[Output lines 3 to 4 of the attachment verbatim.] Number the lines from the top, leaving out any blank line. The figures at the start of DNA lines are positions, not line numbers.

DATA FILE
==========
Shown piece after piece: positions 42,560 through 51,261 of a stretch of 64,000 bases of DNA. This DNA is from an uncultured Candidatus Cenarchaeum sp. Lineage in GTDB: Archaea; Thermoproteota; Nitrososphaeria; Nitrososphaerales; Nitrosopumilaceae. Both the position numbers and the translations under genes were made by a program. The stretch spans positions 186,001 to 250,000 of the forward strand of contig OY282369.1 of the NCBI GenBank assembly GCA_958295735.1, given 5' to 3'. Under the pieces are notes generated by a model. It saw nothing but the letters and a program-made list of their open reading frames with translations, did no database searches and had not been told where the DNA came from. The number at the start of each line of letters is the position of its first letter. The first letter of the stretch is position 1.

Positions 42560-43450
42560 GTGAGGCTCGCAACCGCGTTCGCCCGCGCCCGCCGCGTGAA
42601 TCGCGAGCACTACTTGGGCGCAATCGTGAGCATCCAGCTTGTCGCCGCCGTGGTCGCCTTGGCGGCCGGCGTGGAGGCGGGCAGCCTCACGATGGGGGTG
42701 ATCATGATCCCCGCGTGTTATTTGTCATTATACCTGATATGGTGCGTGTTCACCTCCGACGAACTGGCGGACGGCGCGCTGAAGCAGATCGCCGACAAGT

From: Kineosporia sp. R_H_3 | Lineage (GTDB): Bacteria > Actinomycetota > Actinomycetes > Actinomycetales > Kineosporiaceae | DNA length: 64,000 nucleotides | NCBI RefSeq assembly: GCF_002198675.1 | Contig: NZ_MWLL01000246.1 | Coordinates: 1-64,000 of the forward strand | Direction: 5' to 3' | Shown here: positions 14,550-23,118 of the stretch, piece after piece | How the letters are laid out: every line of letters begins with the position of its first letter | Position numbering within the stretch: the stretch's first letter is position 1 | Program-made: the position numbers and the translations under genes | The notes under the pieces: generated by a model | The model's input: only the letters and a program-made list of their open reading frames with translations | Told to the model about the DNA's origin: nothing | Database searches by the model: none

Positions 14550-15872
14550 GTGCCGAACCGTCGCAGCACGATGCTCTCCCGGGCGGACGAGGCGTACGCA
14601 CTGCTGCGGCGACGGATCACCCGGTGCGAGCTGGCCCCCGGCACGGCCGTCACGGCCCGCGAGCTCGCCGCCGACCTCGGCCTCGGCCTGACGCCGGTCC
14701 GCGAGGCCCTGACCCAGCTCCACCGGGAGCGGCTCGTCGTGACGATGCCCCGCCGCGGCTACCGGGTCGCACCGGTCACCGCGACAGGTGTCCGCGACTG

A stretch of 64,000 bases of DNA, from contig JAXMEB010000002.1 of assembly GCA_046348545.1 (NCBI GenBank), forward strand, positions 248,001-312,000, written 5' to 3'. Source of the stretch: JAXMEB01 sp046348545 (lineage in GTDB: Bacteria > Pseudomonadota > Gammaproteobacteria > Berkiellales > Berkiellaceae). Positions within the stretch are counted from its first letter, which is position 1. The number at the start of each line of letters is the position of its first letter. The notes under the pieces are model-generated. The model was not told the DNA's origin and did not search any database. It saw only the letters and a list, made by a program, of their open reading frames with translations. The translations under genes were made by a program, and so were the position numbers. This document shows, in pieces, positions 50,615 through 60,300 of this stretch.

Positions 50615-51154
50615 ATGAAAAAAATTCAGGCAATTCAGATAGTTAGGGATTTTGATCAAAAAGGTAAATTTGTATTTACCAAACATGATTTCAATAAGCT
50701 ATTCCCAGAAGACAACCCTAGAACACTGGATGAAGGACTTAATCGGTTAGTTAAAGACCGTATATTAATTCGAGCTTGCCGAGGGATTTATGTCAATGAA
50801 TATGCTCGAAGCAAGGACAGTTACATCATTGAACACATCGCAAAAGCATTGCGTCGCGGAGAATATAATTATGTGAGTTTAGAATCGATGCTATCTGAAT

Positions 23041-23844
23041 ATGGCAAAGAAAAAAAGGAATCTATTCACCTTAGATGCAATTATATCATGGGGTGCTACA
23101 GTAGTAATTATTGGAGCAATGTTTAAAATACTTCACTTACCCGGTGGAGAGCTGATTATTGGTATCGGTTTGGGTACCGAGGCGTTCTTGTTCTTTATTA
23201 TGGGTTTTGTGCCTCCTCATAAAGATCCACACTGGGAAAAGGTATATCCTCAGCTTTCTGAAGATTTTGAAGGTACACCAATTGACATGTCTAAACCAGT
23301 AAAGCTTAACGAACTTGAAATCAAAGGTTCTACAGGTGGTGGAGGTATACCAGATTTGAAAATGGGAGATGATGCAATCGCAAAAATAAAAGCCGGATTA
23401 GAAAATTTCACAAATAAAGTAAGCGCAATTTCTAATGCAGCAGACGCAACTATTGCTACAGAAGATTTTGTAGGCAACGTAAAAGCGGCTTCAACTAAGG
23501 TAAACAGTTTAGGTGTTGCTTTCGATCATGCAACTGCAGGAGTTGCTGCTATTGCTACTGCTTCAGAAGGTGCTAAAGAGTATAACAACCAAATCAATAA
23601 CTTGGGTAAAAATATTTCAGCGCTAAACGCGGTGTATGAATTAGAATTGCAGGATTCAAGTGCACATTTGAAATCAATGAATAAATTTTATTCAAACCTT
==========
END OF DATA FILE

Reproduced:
42560 GTGAGGCTCGCAACCGCGTTCGCCCGCGCCCGCCGCGTGAA
42601 TCGCGAGCACTACTTGGGCGCAATCGTGAGCATCCAGCTTGTCGCCGCCGTGGTCGCCTTGGCGGCCGGCGTGGAGGCGGGCAGCCTCACGATGGGGGTG